Zuma's Revenge (Nintendo DS) Review

By Calum Peak 18.09.2012

Review for Zuma

Pop Cap makes addictive games. End of. The company has a habit of taking very simple concepts, giving them a shake, resulting in something that make people miss their bus stop. Zuma's Revenge makes the list alongside Plants vs. Zombies and Peggle; both fantastic games in their own right across the wide range of platforms they operate on. Zuma's Revenge originally released on other platforms and took its time to bring its ball-firing formula over to the eShop / DSiWare service to be playable in portable form on a Nintendo handheld. How is it? Take a look…

As to be expected, plot isn't thick on the ground here; play as a stone frog who has managed to get himself washed up on a tropical island only to be accosted by Tiki gods. This take players through the island's various locations in ball matching addiction and ultimately escape. Zuma is remarkably similar in play to Mitchell Corporation's actionloop (Magnetica in the US and Puzz-Loop in Japan), which hit the original DS years ago, followed by a WiiWare update. A string of coloured marbles make their way to the main character around a windy path and marbles must be fired at them to match three or more and clear the lines as fast as possible, or else meeting with an unfortunate end in the consequence. Match them fast enough and achieve the God-like 'Zuma' mode and it allows players to mop up the playing field without any threat of marbles advancing (the stuff of nightmares, seriously). Add that to the additional power ups that allow for the firing of lasers, increase accuracy, and release multiples.

Whilst it's a tried and tested formula, there are a few little alterations that keep the gameplay fresh, and albeit, a little bit harder. This time round the frog isn't quite so static; in certain levels it can hop between lily pads to take on multiple lines at once and others see the movement along a horizontal and vertical path and firing on the go. Throughout all of this, the controls hold up reasonably well, tapping wherever the marbles must be fired and is about as accurate as possible, which means taking down the lines is fluid and fast. However, dragging the frog and tapping to change colour occasionally leads to firing off marbles and breaking that oh-so-precious chain by accident.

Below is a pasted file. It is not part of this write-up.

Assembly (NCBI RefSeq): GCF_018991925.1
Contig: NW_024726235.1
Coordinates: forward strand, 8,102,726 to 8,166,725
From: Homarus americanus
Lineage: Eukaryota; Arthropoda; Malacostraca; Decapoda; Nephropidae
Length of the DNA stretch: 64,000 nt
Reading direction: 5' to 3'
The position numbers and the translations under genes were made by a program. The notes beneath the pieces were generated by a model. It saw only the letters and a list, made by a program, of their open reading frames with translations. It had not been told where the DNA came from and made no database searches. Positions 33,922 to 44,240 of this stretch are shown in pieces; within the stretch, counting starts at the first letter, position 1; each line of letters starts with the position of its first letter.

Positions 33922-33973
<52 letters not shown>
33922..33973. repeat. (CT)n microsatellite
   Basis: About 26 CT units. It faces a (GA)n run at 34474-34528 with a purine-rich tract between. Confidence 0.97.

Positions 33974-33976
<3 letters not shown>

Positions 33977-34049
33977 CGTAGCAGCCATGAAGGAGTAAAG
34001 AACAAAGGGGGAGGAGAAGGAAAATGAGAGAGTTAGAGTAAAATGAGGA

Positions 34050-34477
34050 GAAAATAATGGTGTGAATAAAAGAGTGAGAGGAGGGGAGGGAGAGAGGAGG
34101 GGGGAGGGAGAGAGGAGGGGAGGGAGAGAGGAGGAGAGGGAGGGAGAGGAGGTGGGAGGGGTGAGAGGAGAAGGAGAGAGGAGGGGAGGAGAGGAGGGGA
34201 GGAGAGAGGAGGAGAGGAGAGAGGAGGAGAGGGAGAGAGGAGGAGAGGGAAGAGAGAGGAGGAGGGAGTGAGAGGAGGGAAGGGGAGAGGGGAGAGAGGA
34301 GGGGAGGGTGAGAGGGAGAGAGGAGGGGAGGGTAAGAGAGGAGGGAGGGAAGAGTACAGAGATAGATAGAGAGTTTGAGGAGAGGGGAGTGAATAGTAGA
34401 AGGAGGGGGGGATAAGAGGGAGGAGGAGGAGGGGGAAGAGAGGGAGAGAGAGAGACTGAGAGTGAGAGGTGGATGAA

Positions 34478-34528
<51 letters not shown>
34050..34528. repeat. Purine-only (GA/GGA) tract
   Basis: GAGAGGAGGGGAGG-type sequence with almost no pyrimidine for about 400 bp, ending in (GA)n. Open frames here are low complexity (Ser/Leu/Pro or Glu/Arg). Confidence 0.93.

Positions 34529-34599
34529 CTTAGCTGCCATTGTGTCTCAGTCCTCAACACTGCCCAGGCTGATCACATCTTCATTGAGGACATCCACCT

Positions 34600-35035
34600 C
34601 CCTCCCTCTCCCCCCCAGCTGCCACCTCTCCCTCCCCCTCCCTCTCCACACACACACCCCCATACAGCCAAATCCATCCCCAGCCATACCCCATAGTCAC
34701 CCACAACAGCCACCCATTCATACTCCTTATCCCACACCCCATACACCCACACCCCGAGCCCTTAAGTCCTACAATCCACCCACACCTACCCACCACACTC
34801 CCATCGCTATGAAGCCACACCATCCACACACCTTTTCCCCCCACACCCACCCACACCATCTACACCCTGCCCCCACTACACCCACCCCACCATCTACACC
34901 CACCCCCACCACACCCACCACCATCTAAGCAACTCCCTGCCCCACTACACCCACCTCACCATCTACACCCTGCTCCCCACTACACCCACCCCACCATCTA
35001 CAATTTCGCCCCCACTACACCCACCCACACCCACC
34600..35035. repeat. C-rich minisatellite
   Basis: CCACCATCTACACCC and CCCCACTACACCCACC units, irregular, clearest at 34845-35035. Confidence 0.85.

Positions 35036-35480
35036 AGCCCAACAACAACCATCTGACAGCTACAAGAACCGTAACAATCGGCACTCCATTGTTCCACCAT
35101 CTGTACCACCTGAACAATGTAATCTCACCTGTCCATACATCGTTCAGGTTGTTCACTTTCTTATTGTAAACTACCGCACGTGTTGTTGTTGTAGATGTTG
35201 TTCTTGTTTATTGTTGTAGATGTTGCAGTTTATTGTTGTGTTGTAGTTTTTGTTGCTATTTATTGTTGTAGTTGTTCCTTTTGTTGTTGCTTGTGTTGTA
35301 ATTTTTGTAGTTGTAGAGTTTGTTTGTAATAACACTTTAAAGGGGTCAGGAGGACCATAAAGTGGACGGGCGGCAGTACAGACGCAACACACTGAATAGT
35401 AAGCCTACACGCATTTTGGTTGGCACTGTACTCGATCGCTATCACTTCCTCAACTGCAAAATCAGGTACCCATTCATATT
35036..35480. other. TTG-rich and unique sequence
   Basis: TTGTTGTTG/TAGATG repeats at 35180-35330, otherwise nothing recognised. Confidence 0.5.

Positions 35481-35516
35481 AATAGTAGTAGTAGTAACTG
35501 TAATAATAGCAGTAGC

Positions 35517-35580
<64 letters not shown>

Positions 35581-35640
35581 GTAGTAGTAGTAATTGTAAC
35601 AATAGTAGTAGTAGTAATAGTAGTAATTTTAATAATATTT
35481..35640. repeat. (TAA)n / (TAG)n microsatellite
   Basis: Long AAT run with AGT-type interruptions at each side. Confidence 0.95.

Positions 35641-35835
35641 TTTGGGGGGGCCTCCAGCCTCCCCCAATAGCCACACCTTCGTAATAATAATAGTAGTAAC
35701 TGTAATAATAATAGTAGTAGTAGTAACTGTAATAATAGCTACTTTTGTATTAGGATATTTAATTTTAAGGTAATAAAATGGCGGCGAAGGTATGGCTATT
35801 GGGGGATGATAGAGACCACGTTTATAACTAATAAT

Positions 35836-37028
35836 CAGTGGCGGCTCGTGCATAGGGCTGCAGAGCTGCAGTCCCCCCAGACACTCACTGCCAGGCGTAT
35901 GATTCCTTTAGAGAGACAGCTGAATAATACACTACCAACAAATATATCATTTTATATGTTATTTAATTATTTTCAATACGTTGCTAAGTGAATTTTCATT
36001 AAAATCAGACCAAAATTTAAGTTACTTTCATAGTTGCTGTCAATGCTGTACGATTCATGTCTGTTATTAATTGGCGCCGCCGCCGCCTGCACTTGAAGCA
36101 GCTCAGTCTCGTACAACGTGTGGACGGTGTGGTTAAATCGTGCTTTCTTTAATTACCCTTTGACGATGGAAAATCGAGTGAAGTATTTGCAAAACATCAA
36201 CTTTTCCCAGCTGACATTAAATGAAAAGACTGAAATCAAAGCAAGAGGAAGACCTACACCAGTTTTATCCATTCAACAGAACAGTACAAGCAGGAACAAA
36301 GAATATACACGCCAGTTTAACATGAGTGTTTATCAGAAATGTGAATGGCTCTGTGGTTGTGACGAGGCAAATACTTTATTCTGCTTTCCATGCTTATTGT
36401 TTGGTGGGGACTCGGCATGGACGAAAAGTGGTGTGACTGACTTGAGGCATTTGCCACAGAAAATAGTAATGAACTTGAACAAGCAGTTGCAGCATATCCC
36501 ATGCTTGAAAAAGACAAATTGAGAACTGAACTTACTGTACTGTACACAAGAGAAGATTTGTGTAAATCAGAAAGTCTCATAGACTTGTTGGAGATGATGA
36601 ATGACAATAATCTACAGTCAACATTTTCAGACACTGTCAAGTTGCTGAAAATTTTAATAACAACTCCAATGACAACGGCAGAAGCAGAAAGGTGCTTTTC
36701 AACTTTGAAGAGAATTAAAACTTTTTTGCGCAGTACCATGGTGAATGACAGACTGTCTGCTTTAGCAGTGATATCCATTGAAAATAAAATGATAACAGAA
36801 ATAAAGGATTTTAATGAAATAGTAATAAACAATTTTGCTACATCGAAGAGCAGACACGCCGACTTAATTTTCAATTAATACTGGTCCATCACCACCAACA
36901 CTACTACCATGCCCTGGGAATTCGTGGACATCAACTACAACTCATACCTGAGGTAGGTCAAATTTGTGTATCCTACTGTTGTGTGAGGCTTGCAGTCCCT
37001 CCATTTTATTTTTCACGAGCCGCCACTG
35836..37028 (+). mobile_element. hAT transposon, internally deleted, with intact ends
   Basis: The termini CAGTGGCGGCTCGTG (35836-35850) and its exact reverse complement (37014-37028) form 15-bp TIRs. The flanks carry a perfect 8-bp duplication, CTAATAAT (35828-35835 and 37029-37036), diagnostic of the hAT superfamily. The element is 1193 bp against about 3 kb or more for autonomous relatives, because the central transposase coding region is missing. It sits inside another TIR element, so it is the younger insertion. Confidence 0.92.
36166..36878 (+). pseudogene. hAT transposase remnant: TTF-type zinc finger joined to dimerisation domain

Screenshot for Zuma's Revenge on Nintendo DS

The visuals take functionality over form, but that's not such a bad thing since everything is crisp across the titles 60 or so levels and extra boss fights, and Zuma's Revenge doesn't exactly lack for colour. Marbles vary and the locations and pathways change but it is a very similar experience level-to-level, which if you're used to Pop Cap titles could be a blessing or a curse. For its short burst nature, though, it is a little pricey. There are, of course, achievements to chase after and random daily challenges to surpass, a host of end game bosses to destroy, and a set of ever-changing challenges for extra longevity, which is a nice touch.

Pop Cap has yet again made another enslaving title. Whilst the premise is simple and has been done in various forms before, it's nice to see this finally hit DSiWare. Whilst the price may not be attractive to some people for such a simple puzzler, there is a wealth of gameplay available; it could be the 60 levels, challenges, a few extra bosses or those perfect scores. It's designed to be played in short bursts, and does well to pass the time. It definitely deserves some attention.

Screenshot for Zuma's Revenge on Nintendo DS

Cubed3 Rating

Rated 7 out of 10

Very Good - Bronze Award

Rated 7 out of 10

Pop Cap has delivered a well-rounded puzzler that keeps on delivering, albeit one that is so similar to Mitchell Corporation's original game, actionloop, that it ventures into plagiarism territory. If anyone is looking for something to keep themselves occupied for a while and if you need your perfect scores skills itch scratching, Zuma's Revenge on DSiWare will definitely soothe the pain.









C3 Score

Rated $score out of 10  7/10

Reader Score

Rated $score out of 10  0 (0 Votes)

European release date Out now   North America release date Out now   Japan release date None   Australian release date Out now   


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